...create the initial page, in order to setup the wiki.

1. In Admin name your wiki-site
2. On the wiki-start page klick on your start page
3. In the link in the adress line change the word 'view' to 'edit' as show below:[you pagename]
This does bring you directly to the edit window of your start-page.
Of course you can type the url[you pagename] directly in your browser, too.

...edit an existing page.

Scroll down to the bottom of the page and you should see a link to Edit this document. Click it.

...create a new page.

New pages are created by linking to them. Wiki interprets any word consisting of an upper-case letter, a string of characters in lower case, another upper-case letter, and at least one more character in lower case as WordsSmashedTogether. Generally, this is two or more words crammed together with their first letters capitalized. Wiki knows that you want these to be the name of a new page. Just save and view the page you're currently editing.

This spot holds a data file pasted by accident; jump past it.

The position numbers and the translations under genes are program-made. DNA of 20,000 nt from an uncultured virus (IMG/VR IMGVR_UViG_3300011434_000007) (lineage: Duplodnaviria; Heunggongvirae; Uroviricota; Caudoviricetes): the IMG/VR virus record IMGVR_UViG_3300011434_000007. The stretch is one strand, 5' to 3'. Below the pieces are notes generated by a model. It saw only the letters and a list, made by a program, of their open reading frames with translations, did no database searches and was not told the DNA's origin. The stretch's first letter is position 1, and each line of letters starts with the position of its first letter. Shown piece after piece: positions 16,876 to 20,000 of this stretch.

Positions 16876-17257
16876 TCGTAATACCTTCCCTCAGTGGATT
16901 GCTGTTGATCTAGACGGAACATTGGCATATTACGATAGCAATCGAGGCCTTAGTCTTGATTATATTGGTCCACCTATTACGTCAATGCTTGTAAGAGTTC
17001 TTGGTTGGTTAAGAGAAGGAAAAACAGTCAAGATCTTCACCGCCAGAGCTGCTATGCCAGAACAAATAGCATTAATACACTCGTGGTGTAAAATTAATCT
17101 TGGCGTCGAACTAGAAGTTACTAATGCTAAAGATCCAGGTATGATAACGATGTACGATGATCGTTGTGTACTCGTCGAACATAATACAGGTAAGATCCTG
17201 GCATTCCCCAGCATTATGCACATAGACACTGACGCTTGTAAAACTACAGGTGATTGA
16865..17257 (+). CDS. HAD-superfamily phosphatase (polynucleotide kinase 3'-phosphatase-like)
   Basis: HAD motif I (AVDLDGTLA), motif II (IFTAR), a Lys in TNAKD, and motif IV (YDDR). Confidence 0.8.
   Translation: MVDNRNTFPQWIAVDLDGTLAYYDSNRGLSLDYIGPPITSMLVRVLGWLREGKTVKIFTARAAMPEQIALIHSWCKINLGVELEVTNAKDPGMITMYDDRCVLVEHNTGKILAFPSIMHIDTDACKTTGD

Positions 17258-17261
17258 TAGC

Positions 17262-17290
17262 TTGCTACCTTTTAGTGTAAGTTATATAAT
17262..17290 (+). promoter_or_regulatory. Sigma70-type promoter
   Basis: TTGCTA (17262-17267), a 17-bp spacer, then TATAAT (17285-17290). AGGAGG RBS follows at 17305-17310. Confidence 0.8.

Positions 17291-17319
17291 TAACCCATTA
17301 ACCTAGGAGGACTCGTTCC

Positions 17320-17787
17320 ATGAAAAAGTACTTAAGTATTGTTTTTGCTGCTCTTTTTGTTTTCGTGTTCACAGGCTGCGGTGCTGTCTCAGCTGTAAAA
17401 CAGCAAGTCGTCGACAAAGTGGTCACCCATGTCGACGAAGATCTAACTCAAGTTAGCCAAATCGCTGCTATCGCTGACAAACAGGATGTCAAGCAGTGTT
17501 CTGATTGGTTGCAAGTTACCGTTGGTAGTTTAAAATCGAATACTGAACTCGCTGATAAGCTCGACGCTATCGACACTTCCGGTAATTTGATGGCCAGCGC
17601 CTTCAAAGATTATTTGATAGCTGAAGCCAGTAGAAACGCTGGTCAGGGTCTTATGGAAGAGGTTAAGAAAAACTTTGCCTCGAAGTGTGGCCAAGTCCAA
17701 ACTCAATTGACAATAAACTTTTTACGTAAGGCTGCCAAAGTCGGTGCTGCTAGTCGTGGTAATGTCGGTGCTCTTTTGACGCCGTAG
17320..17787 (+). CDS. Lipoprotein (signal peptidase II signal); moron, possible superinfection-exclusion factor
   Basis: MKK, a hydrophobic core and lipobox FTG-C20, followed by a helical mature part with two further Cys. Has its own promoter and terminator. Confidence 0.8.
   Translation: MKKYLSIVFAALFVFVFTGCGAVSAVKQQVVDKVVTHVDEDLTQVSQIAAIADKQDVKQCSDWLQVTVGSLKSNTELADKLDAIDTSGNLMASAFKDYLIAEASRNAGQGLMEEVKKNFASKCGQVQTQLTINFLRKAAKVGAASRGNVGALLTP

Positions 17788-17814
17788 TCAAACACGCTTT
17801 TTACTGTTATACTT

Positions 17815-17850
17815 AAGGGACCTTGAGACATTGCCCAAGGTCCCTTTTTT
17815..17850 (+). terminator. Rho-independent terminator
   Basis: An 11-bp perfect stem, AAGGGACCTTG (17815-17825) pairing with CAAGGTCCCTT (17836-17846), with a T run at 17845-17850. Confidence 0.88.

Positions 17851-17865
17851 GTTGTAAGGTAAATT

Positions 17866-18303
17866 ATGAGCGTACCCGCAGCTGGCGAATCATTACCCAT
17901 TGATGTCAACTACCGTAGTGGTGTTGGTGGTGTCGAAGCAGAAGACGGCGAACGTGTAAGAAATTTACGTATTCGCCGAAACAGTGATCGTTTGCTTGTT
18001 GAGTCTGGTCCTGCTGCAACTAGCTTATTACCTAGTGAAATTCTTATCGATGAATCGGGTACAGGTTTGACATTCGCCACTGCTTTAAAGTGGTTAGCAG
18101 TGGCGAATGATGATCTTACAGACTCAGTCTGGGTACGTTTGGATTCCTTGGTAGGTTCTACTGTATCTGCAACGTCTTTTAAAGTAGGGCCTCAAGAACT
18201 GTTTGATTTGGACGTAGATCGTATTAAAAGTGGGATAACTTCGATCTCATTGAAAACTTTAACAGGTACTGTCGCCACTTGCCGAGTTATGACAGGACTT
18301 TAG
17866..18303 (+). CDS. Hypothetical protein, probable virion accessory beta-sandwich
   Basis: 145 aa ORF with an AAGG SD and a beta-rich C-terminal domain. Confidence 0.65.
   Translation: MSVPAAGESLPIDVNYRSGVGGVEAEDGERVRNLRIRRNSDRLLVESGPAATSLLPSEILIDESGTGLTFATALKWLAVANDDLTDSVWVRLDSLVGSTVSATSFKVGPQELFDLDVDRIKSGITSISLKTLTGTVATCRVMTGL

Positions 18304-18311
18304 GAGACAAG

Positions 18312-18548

All WordsSmashedTogether that already exist as pages will automatically become links. WordsSmashedTogether that do not actually have pages that contain content yet will have a '?' (question mark) after them. Click on the question mark and you will be able to edit the new page.

...create a page without using WordsSmashedTogether.

WordsSmashedTogether are a quick way to make a new page. A more powerful alternative is to use two '(' (open parenthesis) followed by the page name, followed by two ')' (closed parenthesis). Optionally, a '|' (vertical bar) may separate the page name from what you want the link on the current page to read. In the following example, remove the spaces between the parenthesis and also from around the vertical bar to make it functional.
( ( This is a new page | This is what appears as the link caption on this page ) )